Work-scheduling algorithms have been around for years. First in, first out (FIFO), for example, is a common approach when all work is considered equal. The brilliance of FIFO is that it contains both the start criteria and the completion criteria as well as the implicit assumption that a customer is anxiously waiting for delivery. After all, no customer wants to hear that some other customer jumped in front of them in the queue.
When it comes to starting and finishing internal projects, on the other hand, most organizations operate with a two-level prioritization approach. At level one, the organization will develop a rank-ordered list. Then, the real prioritization happens.
Ideally, organizations should be taking the projects in priority order and fully staffing them to ensure the earliest possible completion. Instead, projects are only partially staffed to increase the number of projects that are in flight at the same time.
As an ex-CFO, I’ve never heard an explanation of this practice that makes sense to me. It’s expensive—not only in terms of total hours worked (the task switching penalty), but also in terms of duration—which ultimately delays the benefits. It also leads to unnecessary stress on the workforce, and my gut tells me it increases technical debt, which will eventually cost more time and more money.
Prioritizing and planning
How can we fix this? The trick is to SHOW project requestors when their projects will be completed based on developing a good-faith workable resource capacity plan. Therefore, getting the right software in place (i.e., something other than excel) is the first requirement.
The second requirement is to make a conscious decision about which projects need to be done first. Politics aside, there are generally only two reasons to put projects at the front of the line:
- There’s a measurable value that the organization will receive once the project is done.
- Other future projects are dependent on a particular project being done.
In both cases, the speed at which the project gets done is important.
The third requirement is that these projects need to be staffed for speed. That means they need the right people.
Building a project team used to be an art. A project manager knew what project areas were risky and concentrated on getting the right staff to mitigate those risks.
Not to mention, assigning someone to a critical role without first vetting that they have the skills and knowledge to do the job can destroy the timeline for the entire project. It could take multiple interviews to get to the right person who not only had the skills, but would also blend well with the other team members.
The power of deep knowledge
I once ran a program that was the third try for the company. The previous two times, they’d tried to run it internally with only their resources. This time, the CEO stepped in and demanded it get done and get done right.
The program had a single massive technical risk, so finding someone with knowledge of the risk area was critical. Luckily, the company’s internal network quickly surfaced a senior technical person halfway across the country who, according to people who knew him, was the world’s leading expert on the subject. He also had a reputation of being extremely difficult to work with.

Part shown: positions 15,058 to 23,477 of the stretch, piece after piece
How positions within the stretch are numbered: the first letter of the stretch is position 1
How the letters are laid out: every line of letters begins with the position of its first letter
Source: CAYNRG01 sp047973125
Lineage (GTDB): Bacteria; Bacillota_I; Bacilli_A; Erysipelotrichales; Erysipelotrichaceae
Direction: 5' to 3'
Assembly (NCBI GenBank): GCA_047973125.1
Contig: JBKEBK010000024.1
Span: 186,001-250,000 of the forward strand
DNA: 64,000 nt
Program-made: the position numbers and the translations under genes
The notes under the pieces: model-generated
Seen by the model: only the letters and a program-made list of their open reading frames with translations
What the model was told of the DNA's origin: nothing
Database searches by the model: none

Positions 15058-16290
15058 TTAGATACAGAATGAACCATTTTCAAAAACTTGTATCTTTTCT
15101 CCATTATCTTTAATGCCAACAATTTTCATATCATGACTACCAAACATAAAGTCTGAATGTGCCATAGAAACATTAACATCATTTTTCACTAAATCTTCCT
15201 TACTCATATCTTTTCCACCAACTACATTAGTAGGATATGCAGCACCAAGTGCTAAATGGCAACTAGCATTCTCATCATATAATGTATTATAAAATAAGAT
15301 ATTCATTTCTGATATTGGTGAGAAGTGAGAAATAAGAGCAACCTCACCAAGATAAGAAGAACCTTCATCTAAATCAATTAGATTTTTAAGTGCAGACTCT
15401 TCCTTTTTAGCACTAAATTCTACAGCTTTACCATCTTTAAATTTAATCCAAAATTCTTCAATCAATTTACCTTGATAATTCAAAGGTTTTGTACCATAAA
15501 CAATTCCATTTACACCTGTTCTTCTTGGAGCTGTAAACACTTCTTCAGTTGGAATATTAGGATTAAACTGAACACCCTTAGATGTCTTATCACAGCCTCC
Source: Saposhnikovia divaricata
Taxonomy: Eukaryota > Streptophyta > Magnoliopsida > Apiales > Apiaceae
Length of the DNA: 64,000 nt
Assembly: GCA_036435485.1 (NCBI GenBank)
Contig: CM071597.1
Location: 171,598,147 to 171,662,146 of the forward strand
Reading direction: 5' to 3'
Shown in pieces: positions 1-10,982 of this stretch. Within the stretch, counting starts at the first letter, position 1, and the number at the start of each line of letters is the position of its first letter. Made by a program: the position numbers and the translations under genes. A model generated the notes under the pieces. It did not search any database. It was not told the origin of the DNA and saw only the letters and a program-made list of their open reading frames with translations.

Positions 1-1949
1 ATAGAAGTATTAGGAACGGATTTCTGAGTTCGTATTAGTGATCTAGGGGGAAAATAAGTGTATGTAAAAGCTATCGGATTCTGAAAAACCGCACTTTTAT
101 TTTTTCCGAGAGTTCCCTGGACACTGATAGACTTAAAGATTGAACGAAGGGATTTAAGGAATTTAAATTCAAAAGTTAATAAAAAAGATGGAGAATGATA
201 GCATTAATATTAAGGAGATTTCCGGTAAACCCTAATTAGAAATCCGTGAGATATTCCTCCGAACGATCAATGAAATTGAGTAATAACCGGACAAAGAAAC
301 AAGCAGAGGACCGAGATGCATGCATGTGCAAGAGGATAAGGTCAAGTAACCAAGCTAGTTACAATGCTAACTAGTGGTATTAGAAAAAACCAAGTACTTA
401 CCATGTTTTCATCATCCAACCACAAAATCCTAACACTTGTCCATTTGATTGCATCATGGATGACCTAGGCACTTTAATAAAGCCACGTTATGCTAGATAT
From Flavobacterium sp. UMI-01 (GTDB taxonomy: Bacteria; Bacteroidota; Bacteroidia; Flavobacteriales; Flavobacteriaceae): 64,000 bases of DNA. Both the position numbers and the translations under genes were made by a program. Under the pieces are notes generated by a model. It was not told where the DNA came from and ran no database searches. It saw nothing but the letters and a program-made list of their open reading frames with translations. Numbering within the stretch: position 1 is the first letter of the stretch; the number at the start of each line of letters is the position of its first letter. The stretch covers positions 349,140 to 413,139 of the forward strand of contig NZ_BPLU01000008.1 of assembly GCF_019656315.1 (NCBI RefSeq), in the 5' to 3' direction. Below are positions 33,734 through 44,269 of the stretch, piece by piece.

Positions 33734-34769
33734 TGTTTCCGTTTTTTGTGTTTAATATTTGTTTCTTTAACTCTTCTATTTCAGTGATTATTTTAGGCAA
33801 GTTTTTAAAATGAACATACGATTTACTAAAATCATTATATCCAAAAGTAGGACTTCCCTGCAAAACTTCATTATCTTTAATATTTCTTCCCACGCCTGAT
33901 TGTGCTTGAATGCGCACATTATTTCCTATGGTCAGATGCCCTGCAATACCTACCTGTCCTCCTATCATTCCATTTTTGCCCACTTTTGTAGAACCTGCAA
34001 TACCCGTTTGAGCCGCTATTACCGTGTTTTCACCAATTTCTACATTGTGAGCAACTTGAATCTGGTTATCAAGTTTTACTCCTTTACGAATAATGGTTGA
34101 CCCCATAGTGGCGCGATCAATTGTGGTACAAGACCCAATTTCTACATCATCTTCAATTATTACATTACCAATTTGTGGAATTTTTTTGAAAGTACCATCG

Though no one ever admitted it to me, I’m 90% sure the reason I was asked to manage the program was solely based on the belief that I would not butt heads with our senior technical resource. So, not only did this program require the right technical person, but it also required the right program manager who could effectively team with the right technical person.
We reached the last milestone, turned the switch, and our worst fears were realized: it didn’t work.
Of course, Murphy’s law meant it was also the week the project’s in-house expert was literally out at sea and unreachable. We had to call in every other “expert” in the company, but everything they tried failed.
On Monday of the following week, the in-house expert returned, and the problem was solved in 10 minutes. Twenty brilliant minds in a conference room for a week couldn’t solve what turned out to be a simple database setting. Of course, our in-house expert’s knowledge was based on years of intensive study of just the type of problem we ended up having.
Cataloging deep knowledge
Getting the right person to the right project is not just a mantra. It’s an important reality, especially if the goal is being done as quickly as possible. That’s why organizations must invest in a skill and knowledge system.
The technical genius I had on my program staff would have shown up in most systems with a competency of Guru. He had published a book on the subject, which was a requirement for a top competency rating at our company.
But how many systems would have captured his equivalency of 10,000 hours of deep study on exactly how the technology we were using worked? He had tested things on his own time to see what would happen under various scenarios simply because he wanted to know.
Every company has their equivalent staff members, the ones who have deep knowledge of subjects. And almost every company thinks it doesn’t need to know about this deep knowledge… until, of course, it does.
I’ve occasionally asked companies why they don’t bother capturing that knowledge about their people. Usually, the answer is: “then they’d think they are special, and we can’t afford special people.”
Having spent several decades involved in managing projects and programs, my answer has always been: “how can you not?”
CEOs want agility. Agility requires getting things done rapidly. Getting things done rapidly requires the RIGHT people assigned to the right work.
Luckily, in today’s world, software can help achieve what human effort alone often fails to accomplish. Software that captures people’s skills as well as deep knowledge makes it possible to assign the right people the right work for the right amount of time.